Say a prayer. The nation’s top court has reversed several lower-court rulings in lawsuits brought by employees of a church-affiliated hospital network. At the conclusion of the 2016-17 term, the U.S Supreme Court said that the exemption from ERISA (Employee Retirement Income Security Act) requirements for “church plans” is available to the network. (Advocate Health Care Network v. Stapleton, Dkt. No. 16-74, 6/5/17) ERISA offers protections against certain retirement plan losses.
Tax break for vets. According to a new decision, the federal income tax exclusion for damages received as a result of physical injury or illness extends to amounts paid by a military service as a pension or annuity. The taxpayer was injured in an army boot camp back in 1984, and he received disability retirement benefits in 2012. Now the Tax Court sided with the taxpayer. (Keeter, TC Summary Opinion 2017-36, 5/30/17)
Instant IRS access. The IRS is launching a new test program for correspondence audits. Under the program, up to 8,000 taxpayers with tax issues involving itemized deductions will be invited to participate. These individuals, as well as any tax pros representing them, will be able to communicate directly with the IRS online. For instance, they might post and share documents. Of course, strict identification measures will be enforced for taxpayer protection.
More time for FBARs. Did you miss the deadline for filing Form 114, Report of Foreign Bank and Financial Accounts, commonly known as the FBAR? The due date was moved to April 15 to coincide with the deadline for filing federal tax returns. However, you can take advantage of an automatic six-month extension—until Oct. 16, 2017—to file the FBAR for 2016. The FBAR filing requirement kicks in if you have an interest in, or signature or other authority over, foreign financial accounts with an aggregate value exceeding $10,000 at any time during 2016. Also, be aware that the IRS provides some leeway for past transgressions through its Offshore Voluntary Disclosure Program (OVDP). The OVDP enables you to settle up.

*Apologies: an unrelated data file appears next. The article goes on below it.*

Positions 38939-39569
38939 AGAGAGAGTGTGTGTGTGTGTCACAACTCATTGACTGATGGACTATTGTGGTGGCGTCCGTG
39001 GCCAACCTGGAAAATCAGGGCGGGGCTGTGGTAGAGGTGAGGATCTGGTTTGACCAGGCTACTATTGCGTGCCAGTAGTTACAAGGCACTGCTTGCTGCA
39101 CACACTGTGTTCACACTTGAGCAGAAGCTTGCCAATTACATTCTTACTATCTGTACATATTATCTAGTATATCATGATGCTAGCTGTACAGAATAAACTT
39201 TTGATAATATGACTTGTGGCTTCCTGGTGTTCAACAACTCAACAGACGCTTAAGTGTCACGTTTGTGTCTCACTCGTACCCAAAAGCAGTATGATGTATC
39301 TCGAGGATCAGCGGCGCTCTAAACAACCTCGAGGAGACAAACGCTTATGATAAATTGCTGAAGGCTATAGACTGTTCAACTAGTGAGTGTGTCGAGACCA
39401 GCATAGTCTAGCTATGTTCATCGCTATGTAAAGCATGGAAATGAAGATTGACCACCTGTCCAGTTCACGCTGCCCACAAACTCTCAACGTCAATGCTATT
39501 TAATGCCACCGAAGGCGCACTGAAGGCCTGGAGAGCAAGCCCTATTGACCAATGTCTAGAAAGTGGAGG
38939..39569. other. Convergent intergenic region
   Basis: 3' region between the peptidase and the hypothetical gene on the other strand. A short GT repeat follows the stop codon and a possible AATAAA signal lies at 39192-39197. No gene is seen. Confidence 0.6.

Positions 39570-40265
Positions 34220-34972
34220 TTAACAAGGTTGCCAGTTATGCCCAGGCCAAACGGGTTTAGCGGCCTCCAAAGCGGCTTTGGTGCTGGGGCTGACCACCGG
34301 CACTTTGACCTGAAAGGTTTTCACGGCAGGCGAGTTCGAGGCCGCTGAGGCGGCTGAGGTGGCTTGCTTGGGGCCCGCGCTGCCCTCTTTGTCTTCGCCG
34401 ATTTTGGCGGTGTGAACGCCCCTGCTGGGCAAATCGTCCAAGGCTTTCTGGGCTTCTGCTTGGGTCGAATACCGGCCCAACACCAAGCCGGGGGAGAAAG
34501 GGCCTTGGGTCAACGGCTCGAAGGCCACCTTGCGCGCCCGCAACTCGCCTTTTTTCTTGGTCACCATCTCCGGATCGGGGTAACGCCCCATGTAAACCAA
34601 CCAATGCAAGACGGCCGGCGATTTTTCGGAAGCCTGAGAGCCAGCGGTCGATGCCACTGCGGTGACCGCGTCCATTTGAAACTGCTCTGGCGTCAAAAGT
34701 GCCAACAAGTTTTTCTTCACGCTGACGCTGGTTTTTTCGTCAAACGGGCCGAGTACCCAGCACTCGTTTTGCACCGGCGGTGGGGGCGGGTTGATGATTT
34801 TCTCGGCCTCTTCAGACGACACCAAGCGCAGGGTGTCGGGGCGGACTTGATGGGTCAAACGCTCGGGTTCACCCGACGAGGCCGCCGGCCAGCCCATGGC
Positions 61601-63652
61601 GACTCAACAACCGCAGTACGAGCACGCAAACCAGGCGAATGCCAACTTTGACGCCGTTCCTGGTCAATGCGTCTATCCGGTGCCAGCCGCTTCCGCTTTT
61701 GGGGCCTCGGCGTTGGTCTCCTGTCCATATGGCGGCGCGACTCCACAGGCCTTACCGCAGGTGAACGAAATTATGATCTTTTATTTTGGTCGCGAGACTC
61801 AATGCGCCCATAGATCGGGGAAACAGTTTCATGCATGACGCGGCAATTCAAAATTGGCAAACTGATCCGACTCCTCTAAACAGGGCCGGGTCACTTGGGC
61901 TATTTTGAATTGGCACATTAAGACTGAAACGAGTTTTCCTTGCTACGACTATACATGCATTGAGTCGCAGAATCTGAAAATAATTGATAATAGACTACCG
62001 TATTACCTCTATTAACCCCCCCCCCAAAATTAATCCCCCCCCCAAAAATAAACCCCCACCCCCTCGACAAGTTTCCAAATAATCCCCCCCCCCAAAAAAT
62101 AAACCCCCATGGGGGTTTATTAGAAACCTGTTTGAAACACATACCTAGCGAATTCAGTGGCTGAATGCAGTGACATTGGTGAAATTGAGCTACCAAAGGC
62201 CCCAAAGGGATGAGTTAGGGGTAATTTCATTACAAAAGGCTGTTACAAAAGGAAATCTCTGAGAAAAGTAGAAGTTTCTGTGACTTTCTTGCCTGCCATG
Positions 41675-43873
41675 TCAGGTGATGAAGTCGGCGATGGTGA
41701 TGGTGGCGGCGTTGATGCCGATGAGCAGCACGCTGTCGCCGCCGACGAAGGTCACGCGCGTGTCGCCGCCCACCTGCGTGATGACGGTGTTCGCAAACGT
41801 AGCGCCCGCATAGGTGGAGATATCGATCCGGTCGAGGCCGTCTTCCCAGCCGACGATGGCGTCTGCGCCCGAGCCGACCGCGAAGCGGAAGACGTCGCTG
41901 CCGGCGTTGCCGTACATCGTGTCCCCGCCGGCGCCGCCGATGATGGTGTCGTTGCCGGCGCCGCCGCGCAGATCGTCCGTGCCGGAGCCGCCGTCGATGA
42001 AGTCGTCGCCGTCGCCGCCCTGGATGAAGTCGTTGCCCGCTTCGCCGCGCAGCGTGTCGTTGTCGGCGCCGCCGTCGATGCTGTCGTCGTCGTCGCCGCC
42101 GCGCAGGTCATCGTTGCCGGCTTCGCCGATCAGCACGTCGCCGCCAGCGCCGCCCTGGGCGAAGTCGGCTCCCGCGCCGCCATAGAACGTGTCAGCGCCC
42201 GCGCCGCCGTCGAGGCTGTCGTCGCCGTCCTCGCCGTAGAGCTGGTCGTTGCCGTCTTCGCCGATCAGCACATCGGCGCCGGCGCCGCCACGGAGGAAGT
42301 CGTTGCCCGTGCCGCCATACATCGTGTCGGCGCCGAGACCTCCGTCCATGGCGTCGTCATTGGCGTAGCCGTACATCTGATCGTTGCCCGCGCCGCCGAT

Your check’s no good. If you want a definitive answer to a perplexing tax matter, you can request a private letter ruling from the IRS. But it doesn’t come cheap. Under new user-fee schedules for this year, the IRS charges up to $10,000 for a ruling concerning a late rollover to a traditional IRA or a Roth IRA re-characterization, while businesses have to pony up as much as $28,000 for various types of rulings. Now the IRS says a check or money order won’t be good anymore. Until Aug. 15, the IRS says you can pay by check or electronically. After Aug. 15, only electronic payment will be accepted through Pay.gov. (IRS Internal News Release IR- IR-2017-102, 6/12/17) This system allows you to pay via credit card, debit card or a direct debit or electronic funds withdrawal from a bank account.
- Small Business Tax Deduction Strategies No matches